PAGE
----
She wore nothing but a short white chemise (presumably with a pair of brief drawers below) which hung flimsily round her otherwise bare body…casting a half-guilty, half-mischievous look at Keynes as she said, ‘Oh Maynard darling. I am so sorry. You did give me ze key; and I forgot zat I hid it for safety beneath my little bosoms’. At that she clutched in her hands a ribbon hanging round her neck, and as she lifted it over her head raised from between her breasts –which so far as we could detect were not quite so small as she suggested –the lost article….She blew him a kiss, turned in a ballerina’s pirouette on her toes, glided through the door, and closed it behind her’. (Skidelsky, 3, 359)
Keynes was struck by the contrast between North American affluence and British penury. ‘On this continent’, he noted, ‘the war is a time of immense prosperity for everyone. They often ate beefsteaks, and Lydia went on a shopping spree. Keynes was struck by the unfairness of it. Britain would end the war bankrupt, North America flush. Surely some retrospective balancing of the sacrifice was only just?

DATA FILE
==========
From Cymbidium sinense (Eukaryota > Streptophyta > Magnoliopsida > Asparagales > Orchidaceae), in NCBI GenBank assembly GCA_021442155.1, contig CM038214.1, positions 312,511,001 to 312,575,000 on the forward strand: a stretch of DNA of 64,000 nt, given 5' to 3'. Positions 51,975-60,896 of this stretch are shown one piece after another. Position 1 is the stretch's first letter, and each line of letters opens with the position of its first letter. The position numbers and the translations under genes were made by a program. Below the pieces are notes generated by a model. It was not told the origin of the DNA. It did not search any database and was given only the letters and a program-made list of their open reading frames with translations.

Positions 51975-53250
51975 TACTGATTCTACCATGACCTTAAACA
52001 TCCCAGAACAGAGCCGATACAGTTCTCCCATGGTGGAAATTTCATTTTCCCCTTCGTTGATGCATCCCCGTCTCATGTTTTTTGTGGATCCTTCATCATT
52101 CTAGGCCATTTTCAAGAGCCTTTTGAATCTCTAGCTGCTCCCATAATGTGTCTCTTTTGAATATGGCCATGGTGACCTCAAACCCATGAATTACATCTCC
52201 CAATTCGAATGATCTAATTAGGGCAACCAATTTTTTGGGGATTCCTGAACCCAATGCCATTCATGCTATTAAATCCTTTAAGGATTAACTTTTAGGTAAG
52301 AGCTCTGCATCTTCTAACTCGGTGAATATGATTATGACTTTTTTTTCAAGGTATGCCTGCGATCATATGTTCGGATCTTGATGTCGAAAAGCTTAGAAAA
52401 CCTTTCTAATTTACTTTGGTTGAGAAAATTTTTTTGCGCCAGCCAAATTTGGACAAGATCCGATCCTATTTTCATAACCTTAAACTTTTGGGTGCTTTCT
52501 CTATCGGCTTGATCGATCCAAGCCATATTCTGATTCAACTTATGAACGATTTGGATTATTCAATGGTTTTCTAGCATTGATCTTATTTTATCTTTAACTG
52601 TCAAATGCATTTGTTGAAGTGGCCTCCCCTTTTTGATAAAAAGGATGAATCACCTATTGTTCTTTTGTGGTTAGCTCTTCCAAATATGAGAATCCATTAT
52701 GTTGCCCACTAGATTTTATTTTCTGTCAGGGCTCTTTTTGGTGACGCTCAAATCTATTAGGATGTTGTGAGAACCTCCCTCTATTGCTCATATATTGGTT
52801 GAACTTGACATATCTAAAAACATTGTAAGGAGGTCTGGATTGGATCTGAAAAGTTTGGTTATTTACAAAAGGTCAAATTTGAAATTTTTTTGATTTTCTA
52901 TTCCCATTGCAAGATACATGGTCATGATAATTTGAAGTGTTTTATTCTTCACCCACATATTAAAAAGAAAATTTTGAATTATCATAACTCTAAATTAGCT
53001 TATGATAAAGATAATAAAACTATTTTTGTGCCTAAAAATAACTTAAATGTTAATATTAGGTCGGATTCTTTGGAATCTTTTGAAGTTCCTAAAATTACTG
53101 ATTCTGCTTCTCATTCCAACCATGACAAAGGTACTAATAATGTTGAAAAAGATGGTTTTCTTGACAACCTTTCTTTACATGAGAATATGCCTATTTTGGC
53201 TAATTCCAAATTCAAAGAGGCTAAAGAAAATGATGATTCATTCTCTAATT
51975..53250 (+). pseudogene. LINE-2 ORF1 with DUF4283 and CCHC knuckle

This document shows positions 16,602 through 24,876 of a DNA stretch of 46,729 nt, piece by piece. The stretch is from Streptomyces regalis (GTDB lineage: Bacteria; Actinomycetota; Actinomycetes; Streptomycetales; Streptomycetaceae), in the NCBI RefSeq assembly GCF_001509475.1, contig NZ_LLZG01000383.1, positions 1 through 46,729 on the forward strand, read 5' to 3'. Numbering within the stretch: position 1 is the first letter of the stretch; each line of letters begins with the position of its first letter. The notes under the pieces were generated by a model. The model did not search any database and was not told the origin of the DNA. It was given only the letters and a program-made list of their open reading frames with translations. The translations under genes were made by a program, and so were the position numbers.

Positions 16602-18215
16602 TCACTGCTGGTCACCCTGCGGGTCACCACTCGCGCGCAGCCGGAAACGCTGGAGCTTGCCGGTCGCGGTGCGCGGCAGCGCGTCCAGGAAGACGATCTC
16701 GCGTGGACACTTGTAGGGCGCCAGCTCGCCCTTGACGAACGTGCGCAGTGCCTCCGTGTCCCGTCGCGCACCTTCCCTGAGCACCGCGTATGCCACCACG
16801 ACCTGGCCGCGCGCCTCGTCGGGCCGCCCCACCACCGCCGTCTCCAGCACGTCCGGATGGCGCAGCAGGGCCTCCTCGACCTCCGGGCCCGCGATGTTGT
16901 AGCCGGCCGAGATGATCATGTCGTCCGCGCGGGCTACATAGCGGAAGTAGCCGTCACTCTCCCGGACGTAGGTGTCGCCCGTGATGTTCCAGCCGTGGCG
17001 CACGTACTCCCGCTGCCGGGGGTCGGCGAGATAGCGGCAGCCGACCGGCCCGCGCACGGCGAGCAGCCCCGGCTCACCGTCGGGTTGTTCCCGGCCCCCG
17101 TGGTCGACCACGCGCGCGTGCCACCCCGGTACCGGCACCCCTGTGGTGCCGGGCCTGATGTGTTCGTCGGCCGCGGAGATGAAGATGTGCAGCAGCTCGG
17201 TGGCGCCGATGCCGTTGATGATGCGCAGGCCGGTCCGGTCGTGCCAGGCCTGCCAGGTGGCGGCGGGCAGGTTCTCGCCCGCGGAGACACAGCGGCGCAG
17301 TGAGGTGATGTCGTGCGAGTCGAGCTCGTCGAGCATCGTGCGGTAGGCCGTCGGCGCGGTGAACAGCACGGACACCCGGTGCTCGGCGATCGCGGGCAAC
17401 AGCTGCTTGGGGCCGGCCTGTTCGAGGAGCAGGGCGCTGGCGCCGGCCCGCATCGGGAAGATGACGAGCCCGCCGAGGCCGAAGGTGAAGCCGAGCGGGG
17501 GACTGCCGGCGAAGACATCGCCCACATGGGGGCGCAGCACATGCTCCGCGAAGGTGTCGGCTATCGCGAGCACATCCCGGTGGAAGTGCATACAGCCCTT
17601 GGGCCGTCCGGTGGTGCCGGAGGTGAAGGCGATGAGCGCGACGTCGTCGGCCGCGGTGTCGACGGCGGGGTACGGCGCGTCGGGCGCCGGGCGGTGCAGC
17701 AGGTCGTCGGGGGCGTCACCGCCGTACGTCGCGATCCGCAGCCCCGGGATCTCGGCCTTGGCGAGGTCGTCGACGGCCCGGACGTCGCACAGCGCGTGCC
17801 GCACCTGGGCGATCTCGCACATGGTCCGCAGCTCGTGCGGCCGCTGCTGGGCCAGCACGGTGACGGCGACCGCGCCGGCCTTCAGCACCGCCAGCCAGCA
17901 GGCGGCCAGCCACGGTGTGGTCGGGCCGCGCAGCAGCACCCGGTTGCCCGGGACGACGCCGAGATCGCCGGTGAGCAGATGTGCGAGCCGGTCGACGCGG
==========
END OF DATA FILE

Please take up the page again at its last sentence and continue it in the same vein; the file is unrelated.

It was a Canadian initiative which prodded Keynes to write his last major state paper. In February 1945 Graham Towers persuaded his government to offer Britain a post-war credit of $1.2bn. at 2 per cent for three years after the war, repayment not to start till after ten years, and with a waiver clause on balance of payments ground. The main motive for this offer was give Britain the interim means to pay for the goods it had been receiving from Canada without payment under wartime Mutual Aid arrangements. (In 1944 Canada gave Britain $1.2bn. worth of supplies, but received only $111m. in return) With the addition of a credit from the United States, Britain would be freed from the balance of payments constraint to join a concerted or multilateral move towards free trade. Canada would benefit from reductions in US tariffs on Canadian goods, while avoiding complete dependence on the US market. When Churchill invited the Canadians to Britain to discuss their offer, Keynes retired to Cambridge to draft a memorandum on ‘Overseas Financial Arrangements’ for the first post-war years.